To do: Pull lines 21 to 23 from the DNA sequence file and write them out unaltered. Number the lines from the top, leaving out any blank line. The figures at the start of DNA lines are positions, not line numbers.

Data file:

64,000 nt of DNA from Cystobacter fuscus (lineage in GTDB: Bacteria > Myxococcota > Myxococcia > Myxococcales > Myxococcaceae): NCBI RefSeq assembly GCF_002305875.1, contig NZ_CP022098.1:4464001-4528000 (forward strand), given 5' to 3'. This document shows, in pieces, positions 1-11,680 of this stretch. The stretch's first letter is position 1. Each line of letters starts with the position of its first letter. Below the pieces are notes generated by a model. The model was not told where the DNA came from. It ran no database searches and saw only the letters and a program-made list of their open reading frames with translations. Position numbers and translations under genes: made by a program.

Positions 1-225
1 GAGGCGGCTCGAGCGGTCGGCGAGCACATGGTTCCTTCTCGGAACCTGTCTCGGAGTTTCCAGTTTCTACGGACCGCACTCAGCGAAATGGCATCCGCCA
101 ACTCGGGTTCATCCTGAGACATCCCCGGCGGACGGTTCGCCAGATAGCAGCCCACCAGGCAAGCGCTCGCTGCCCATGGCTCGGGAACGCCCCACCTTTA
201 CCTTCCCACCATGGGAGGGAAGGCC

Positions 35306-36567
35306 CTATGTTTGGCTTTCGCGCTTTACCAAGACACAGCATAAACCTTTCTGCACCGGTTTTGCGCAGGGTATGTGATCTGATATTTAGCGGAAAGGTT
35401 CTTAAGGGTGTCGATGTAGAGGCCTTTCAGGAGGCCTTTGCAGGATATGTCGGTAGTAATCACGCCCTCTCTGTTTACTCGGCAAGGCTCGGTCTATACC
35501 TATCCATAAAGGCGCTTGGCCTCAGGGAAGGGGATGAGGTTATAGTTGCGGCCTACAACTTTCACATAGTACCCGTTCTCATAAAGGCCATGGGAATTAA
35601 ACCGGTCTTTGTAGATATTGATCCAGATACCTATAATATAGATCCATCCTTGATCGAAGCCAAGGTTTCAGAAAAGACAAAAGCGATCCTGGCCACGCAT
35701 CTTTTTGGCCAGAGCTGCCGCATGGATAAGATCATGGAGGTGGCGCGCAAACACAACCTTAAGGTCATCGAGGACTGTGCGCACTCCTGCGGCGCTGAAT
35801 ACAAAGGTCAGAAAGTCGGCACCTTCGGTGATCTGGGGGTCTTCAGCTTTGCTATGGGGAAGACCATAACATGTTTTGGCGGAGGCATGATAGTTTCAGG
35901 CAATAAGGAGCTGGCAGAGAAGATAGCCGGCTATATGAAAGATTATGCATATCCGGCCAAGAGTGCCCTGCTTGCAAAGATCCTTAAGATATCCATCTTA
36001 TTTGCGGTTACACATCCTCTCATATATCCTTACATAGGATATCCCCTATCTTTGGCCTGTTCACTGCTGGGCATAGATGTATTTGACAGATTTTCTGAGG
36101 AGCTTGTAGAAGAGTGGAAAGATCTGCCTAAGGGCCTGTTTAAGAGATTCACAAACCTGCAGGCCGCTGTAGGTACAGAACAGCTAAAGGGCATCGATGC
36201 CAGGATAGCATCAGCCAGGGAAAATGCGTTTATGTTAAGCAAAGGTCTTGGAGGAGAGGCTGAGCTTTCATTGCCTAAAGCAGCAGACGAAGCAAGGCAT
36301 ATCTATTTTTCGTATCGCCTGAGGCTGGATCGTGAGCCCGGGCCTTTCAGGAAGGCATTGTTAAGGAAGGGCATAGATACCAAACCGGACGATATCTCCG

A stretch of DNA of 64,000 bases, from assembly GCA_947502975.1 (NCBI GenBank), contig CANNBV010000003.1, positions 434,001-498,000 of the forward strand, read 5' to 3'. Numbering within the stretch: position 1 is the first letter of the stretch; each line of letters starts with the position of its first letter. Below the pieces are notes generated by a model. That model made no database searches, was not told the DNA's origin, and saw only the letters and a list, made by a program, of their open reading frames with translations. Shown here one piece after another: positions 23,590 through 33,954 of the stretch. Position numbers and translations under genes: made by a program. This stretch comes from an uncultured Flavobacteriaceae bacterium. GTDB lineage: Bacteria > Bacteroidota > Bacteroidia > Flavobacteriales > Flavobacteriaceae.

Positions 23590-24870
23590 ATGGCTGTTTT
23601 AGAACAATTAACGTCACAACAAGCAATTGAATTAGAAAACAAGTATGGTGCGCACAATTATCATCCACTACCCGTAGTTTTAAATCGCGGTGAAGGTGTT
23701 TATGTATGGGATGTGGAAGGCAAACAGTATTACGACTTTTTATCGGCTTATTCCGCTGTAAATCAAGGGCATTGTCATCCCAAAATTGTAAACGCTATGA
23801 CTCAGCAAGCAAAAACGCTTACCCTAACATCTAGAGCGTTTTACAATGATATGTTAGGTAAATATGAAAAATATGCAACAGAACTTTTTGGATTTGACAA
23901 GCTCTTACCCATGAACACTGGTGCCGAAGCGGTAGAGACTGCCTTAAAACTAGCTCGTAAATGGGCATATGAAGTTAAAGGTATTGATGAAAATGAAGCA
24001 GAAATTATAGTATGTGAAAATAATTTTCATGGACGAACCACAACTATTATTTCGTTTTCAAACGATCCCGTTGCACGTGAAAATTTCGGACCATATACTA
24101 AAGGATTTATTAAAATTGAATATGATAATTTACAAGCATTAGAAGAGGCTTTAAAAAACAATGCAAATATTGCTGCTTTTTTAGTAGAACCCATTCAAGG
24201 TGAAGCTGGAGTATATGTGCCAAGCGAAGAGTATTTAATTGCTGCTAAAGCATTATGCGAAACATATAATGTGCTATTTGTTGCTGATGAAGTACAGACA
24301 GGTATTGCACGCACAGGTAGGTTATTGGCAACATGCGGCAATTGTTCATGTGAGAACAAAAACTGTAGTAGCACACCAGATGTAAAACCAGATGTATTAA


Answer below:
23601 AGAACAATTAACGTCACAACAAGCAATTGAATTAGAAAACAAGTATGGTGCGCACAATTATCATCCACTACCCGTAGTTTTAAATCGCGGTGAAGGTGTT
23701 TATGTATGGGATGTGGAAGGCAAACAGTATTACGACTTTTTATCGGCTTATTCCGCTGTAAATCAAGGGCATTGTCATCCCAAAATTGTAAACGCTATGA
23801 CTCAGCAAGCAAAAACGCTTACCCTAACATCTAGAGCGTTTTACAATGATATGTTAGGTAAATATGAAAAATATGCAACAGAACTTTTTGGATTTGACAA